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Restoring Original Birmabrite Mudguards


Well Known and Active Website User
VOC Member
I am trying to clean-up an original Birmabrite rear blade and flap to fit on a concours Shadow. There are no dents or deep gouges and no non-standard holes - so its a nice one.:) And anyway, I don't want to use a repro replacement one. But it has suffered the ravages of time over the decades and the surface is potmarked with what I assume is salt-corrosion (back when bikes were used as year-round transport I guess). I have spent all afternoon wearing-out my hands with 320 wet and dry, but there is no real improvement to the corrosion marks on the guard.

Am I missing something? Is there an easier way to do this? Any constructive tips gratefully received.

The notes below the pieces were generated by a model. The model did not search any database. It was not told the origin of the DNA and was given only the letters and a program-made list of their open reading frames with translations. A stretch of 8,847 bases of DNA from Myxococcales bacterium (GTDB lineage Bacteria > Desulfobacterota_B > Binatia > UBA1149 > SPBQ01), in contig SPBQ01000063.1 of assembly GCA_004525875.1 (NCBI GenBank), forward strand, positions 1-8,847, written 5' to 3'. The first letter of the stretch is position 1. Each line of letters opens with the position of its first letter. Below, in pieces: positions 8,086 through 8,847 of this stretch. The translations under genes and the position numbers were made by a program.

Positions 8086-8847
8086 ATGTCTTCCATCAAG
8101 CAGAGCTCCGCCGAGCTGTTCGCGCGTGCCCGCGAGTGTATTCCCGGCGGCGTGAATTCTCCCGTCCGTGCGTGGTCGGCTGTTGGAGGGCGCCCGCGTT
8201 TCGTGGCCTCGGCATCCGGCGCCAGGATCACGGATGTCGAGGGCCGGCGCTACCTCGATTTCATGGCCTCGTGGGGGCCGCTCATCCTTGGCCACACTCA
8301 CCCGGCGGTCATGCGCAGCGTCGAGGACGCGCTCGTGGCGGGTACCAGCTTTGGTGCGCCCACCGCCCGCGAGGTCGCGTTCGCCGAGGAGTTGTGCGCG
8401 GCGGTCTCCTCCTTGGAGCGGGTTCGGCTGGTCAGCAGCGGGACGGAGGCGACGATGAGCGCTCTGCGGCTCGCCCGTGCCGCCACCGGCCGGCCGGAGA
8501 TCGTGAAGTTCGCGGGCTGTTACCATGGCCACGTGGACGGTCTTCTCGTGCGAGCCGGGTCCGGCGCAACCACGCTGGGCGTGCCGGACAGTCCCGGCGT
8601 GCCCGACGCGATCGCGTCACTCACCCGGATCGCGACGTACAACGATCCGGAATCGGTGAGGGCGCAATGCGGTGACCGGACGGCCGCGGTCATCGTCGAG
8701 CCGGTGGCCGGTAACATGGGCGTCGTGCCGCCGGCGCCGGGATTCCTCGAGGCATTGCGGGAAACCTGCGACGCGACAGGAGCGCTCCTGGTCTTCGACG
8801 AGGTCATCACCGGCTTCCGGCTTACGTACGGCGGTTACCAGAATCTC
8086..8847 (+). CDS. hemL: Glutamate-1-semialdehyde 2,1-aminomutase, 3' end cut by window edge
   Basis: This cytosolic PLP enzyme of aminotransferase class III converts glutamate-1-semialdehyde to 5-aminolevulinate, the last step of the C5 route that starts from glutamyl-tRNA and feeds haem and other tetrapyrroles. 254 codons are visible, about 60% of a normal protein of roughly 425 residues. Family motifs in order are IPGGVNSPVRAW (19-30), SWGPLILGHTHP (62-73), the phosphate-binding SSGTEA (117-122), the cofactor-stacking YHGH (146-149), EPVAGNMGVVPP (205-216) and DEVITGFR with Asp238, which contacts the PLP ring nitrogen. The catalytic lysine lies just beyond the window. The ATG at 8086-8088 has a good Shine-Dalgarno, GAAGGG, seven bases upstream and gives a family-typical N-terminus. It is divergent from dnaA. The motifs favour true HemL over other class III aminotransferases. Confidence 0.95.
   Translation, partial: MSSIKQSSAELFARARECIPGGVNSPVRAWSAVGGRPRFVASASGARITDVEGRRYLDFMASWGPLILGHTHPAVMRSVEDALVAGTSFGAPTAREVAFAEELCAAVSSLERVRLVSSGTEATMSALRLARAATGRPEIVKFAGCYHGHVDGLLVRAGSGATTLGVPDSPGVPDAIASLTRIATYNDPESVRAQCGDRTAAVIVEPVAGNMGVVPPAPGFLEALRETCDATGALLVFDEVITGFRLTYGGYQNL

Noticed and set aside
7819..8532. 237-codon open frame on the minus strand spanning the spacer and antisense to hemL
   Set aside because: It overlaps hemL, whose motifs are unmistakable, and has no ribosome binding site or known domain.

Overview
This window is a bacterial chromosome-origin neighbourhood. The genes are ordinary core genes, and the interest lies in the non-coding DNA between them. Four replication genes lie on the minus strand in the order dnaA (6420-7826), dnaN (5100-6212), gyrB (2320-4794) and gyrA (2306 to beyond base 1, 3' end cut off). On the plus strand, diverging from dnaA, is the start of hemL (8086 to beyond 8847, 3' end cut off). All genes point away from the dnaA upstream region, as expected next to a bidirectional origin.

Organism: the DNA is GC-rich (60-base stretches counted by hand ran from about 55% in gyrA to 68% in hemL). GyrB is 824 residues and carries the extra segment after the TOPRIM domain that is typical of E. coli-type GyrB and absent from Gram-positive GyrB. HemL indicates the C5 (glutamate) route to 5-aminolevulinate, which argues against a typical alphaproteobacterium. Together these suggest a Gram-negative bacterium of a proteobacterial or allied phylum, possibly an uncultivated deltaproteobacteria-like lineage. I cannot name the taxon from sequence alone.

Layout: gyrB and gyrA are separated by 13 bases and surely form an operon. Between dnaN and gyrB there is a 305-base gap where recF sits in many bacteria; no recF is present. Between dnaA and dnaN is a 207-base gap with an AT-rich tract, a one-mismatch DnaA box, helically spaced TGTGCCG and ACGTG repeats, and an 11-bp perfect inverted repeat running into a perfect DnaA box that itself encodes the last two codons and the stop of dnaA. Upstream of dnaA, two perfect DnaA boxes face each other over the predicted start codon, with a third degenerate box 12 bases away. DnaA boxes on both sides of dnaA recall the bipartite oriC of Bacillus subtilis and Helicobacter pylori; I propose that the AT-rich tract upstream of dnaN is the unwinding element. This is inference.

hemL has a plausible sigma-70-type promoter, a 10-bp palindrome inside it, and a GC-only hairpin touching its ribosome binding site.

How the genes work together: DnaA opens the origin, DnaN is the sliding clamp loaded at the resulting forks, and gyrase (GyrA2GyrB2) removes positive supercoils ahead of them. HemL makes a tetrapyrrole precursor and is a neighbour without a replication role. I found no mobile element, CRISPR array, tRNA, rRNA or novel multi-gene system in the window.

Peter B
Bristol, UK


Well Known and Active Website User
Non-VOC Member
from memory the material is only 32 thou thick, its a patience game really, I started with 240 grade wet and dry, using soapy water and an orbital sander then progressed up to 2000 wet and dry and then autosol, took ages and often you may think you have all the marks out only to get them reappear as you get finer paper, the trick then is to know how far to go back to get them out.
Drawing lots of lines with a vivid marker will ensure you get an even coverage to
Hey you're lucky its only the flap and easy to remember which part you've done, I did all three and it was a long long task, worth it though...

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